Why the federal debt must be a top priority for the 2016 presidential candidates



One issue above all others that remains a problem and should transcend partisan agendas is the unsustainable projected growth of the federal debt, write Bob Bixby of the Concord Coalition and Maya MacGuineas of the Committee for a Responsible Federal Budget. They warn that candidates “may be tempted to conclude that our fiscal problems are behind us. That would be a mistake,” given that, over the coming decade, the debt is on track to grow by more than $7 trillion and resume a long-term unsustainable path – which is “a matter of arithmetic, not ideology.” Bixby and MacGuineas argue that reducing the long-term debt is in fact an economic growth plan because government debt crowds out productive investments in people, machinery, technology, and new ventures, resulting in fewer job opportunities, lower wages, and slower GDP growth. Economic growth is crucial but alone can’t solve the debt problem, and candidates must be willing to explain the issues to voters: the real cause of projected deficit growth and rising debt is a built-in mismatch between projected revenues and popular benefit programs that operate on autopilot, especially Medicare, Medicaid, Social Security, and interest payment on the debt. They present a list of things candidates should pledge in their first budgets, with a focus on Social Security, health care, and taxes.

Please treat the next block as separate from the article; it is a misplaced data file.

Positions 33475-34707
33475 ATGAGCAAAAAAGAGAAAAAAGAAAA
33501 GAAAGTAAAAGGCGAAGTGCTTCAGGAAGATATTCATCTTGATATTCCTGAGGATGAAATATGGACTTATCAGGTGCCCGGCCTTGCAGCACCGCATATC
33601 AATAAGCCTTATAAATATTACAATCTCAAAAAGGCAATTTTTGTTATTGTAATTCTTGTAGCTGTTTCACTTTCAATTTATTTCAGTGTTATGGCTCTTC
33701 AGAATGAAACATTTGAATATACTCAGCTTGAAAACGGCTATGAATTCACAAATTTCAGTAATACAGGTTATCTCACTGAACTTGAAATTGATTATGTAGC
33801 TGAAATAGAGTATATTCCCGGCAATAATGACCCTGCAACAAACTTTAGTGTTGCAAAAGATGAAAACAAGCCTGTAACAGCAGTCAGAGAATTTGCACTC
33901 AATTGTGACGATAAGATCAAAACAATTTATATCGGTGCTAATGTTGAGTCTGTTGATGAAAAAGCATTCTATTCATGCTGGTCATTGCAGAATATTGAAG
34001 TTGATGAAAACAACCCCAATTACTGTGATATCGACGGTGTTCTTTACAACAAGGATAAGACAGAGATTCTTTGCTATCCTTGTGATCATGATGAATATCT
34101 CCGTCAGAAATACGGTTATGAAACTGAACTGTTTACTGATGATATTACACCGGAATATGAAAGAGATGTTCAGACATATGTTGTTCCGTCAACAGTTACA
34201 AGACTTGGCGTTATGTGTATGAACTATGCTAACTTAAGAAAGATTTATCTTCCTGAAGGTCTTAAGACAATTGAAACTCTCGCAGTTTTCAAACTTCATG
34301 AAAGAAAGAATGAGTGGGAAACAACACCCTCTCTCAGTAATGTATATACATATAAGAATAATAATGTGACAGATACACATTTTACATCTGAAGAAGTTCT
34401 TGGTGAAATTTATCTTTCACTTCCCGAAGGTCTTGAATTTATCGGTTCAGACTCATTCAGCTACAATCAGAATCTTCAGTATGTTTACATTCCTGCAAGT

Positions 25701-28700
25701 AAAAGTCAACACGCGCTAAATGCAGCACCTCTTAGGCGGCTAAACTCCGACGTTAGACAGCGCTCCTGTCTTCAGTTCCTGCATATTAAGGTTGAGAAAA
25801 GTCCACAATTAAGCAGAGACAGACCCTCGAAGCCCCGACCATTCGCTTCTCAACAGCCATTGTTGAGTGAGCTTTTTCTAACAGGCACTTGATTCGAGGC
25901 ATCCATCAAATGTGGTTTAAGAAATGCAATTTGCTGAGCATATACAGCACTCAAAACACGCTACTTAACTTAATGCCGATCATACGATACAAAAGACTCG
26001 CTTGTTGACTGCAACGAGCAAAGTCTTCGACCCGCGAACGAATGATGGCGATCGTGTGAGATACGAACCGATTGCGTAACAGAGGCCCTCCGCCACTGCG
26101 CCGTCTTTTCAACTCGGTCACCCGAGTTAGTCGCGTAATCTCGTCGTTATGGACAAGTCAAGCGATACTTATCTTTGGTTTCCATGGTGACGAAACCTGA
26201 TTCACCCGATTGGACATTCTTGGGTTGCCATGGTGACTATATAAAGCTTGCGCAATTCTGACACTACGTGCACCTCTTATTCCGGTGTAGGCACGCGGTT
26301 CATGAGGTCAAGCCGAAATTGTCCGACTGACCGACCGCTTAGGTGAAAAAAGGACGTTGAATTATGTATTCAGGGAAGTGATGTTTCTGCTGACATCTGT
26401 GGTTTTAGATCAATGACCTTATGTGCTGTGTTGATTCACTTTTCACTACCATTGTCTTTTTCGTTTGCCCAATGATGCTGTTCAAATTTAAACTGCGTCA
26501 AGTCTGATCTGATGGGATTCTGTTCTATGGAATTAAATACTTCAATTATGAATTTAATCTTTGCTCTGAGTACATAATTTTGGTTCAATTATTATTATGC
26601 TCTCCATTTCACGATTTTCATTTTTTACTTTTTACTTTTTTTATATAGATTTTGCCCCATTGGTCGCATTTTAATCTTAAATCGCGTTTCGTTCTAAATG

“In the past, we have seen some elections in which the candidates competed to be fiscally responsible, and other elections in which they pandered and ran from the issue. This is a critical moment for the United States and the debt; the next president, whoever he or she is, will have to face a number of looming fiscal issues from the depletion of the Social Security disability fund, to a likely increase in interest rates, to the ongoing extremely expensive retirement of the baby boom generation. Growing the economy is one of the themes of this campaign and yet it cannot happen without a sustainable fiscal plan. Citizens are willing to be part of sensible reforms that would help control the debt and grow the economy, but they will need presidential candidates—and ultimately a president—who is willing to honestly talk about and tackle the issue,” they conclude.